If you haven’t heard about Docker, catch up. Out the gate, the best reasons for me to use Docker is being able to run a production like environment locally and being able to instantly create new test environments without having to go through the tiring dance of manual configuration. So, each test deployment gets a brand new fresh environment and the environment can be thrown away after testing is done. So, Docker delivers on “infrastructure as code” and allows you to save your Docker container configuration in source control and iterate it along with the source code. There are other reasons, but they had me at “create new test environments without having to go through the tiring dance…”
With Windows Server 2016 having Docker support, it’s time to get on board. It has been possible to run ASP.NET/.NET Core on Linux, but I have been waiting to be able to do this on Windows. So, here we go.
- .NET Core 1.1.0 – https://www.microsoft.com/net/download/core
- Docker for Windows 17.03.1-ce – https://docs.docker.com/docker-for-windows/install/#download-docker-for-windows
- Right click the Docker icon in the System Tray, click Settings and select Shared Drives.
- Check the drive to share with Docker.
- Click Apply
- If you installed Docker after installing Visual Studio, restart Visual Studio
- Visual Studio 2017 – https://www.visualstudio.com/
- Enable .NET Core workload
Create New .NET Core Solution
- Create ASP.NET Core Web Project (.NET Core)
- Use the ASP.NET Core 1.1 Template for WebAPI
- Opt to Enable Docker Support
Use Existing .NET Core Solution
- Open an existing .NET Core solution
- Right click on the Web Project in the Solution Explorer and click “Add Docker Support”
When you Enable Docker Support a Docker Compose project is created. The Docker Compose project is Visual Studio’s tooling to manage the creation of Docker containers. It has two YAML files:
- docker-compose.ci.build.yml – configures how the image is built and ran.
- docker-compose.yml – configures the image to be built and ran. It also has nested files that allow you to override the configuration for debug and release (similar to web.config transforms).
Debugging is as simple as debugging traditional web projects. To give a little background on what’s happening behind the scenes, when you F5/debug your Docker containerizes the application (is that a word)
- Visual Studio runs docker compose
- The image defined in the docker-compose.ci.build.yml is downloaded if not in cache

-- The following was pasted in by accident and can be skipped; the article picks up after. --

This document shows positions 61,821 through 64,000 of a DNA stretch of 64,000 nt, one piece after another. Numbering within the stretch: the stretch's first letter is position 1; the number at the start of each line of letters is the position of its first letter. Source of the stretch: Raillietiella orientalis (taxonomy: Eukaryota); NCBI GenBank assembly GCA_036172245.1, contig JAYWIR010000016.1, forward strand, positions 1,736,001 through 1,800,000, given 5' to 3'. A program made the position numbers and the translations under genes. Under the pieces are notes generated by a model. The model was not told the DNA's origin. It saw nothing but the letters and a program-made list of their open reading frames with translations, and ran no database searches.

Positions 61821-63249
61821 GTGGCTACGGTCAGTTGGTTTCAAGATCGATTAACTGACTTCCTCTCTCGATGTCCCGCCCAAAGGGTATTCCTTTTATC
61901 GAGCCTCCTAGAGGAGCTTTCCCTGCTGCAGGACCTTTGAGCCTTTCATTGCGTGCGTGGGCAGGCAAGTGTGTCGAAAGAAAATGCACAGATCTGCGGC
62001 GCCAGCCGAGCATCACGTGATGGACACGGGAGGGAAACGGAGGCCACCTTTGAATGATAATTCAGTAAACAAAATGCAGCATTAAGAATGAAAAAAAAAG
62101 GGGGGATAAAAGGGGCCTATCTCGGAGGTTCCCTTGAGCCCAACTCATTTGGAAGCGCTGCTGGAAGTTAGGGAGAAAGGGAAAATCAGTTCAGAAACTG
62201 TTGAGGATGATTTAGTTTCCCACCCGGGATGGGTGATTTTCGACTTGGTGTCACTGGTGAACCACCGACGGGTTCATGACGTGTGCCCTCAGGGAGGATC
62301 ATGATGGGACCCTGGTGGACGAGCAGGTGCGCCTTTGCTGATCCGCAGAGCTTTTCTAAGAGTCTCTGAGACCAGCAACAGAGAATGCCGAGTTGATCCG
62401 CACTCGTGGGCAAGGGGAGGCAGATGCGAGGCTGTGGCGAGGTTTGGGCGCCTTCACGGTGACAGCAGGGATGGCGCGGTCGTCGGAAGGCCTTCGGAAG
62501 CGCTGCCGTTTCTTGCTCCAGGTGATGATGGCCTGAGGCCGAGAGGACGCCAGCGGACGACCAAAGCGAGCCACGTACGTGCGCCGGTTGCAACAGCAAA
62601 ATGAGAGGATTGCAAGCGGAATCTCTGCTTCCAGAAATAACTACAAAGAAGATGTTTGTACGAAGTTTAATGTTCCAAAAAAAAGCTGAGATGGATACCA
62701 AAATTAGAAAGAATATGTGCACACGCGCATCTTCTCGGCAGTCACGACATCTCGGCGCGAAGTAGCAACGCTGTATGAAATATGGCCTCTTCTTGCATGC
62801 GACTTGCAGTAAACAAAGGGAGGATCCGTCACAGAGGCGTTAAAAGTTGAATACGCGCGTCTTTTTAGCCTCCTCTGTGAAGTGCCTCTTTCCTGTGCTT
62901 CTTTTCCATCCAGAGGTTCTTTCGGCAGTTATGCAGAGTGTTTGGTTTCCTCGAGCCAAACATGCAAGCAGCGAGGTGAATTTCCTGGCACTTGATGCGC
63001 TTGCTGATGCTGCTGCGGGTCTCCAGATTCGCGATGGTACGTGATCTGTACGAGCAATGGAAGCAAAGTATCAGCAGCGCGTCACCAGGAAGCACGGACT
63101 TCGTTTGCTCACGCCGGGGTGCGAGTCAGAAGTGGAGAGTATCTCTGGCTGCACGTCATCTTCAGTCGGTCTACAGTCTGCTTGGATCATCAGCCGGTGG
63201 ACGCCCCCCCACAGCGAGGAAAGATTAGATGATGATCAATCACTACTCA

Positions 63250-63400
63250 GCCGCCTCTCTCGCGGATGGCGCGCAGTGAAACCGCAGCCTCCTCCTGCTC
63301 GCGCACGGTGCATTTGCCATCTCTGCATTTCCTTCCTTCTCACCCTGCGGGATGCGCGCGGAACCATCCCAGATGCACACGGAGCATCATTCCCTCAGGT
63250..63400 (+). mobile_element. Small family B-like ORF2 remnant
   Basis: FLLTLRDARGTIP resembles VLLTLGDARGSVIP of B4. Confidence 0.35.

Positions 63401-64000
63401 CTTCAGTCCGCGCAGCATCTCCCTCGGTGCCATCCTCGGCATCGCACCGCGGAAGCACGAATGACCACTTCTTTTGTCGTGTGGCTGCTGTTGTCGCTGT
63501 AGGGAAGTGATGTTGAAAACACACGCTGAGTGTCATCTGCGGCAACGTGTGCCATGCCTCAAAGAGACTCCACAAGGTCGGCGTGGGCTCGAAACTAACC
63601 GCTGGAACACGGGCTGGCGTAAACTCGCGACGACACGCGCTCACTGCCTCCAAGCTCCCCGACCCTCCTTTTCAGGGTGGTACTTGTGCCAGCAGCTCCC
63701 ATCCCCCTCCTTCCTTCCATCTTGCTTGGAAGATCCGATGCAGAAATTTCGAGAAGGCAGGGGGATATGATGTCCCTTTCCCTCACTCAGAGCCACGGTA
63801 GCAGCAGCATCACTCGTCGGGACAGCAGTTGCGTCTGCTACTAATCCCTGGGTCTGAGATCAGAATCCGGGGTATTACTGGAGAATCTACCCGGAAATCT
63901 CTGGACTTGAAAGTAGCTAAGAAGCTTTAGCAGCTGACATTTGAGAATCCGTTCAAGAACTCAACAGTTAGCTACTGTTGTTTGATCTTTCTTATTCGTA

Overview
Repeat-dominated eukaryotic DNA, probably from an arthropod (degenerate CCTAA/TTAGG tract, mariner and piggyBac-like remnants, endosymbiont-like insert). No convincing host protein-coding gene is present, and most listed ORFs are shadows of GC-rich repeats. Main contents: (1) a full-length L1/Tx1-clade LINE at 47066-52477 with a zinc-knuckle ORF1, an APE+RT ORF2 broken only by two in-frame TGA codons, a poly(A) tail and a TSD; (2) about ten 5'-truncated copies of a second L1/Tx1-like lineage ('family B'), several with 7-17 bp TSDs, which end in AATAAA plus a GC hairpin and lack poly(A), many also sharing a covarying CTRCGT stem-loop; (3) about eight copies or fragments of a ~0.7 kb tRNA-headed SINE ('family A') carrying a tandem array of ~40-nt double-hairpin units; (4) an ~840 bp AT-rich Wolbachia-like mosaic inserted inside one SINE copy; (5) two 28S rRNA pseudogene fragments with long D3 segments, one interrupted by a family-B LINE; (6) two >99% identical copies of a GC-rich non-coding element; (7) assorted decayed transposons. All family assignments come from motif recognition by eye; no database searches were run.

- ASPNETCORE_ENVIRONMENT is set to Development inside the container
- Port 80 is explosed and mapped to a dynamically assigned port for localhost. The Docker host controls the dynamic port. You can see the container port with the Docker CLI command to list containers:
- The application is copied from the build output folder into the continer
- The default browser is launched with the debugger attached to the container.
The application is now running and you can run docker ps to see some of the properties of the running container. The dev image that was built does not contain the application, rather it is mounted from drive we shared with the containers during install. This is to allow you to iterate and make changes while developing without having to to go through the expense of writing the application in the image.
If you make changes to a static file, they are automatically updated without having to recompile. You do have to refresh the browser, so it’s not as lovely as client side development, but better than stopping and starting the container.
If you make changes to a compiled file, hit Ctrl-F5 and the application is compiled and the Kestrel web server is restarted in the container. The container doesn’t have to be rebuilt or stopped, because we don’t have to rebuild the application in the image (hence the reason for the empty dev image).
When you are ready to release the application to Docker Hub or your private hub, you create a production image of the application. When you build in release mode the application is actually copied into the image and unlike dev images, future changes have to be re-imaged.
This was a very pleasing development experience. I had no issues at all (knock on wood) and I was debugging a running .NET Core application in a Docker container locally on Windows 10 in less than 15 minutes (not including install time). I’m still very new at this new tooling and Windows support, so I hope I will get to write more about it as I hit road blocks. There are always road blocks and I’m sure that I will hit them when I answer some of my current questions:
- How to automate and integrate in continuous delivery pipeline
- Container build and publish
- Deploying container and running application to Windows Server 2016 on premise and in Azure
- How to run multiple load balanced containers
- How to monitor containers
- How to deploy more containers to handle increase load or failover
- How to use as base of Microservices architecture
- And the questions keep coming…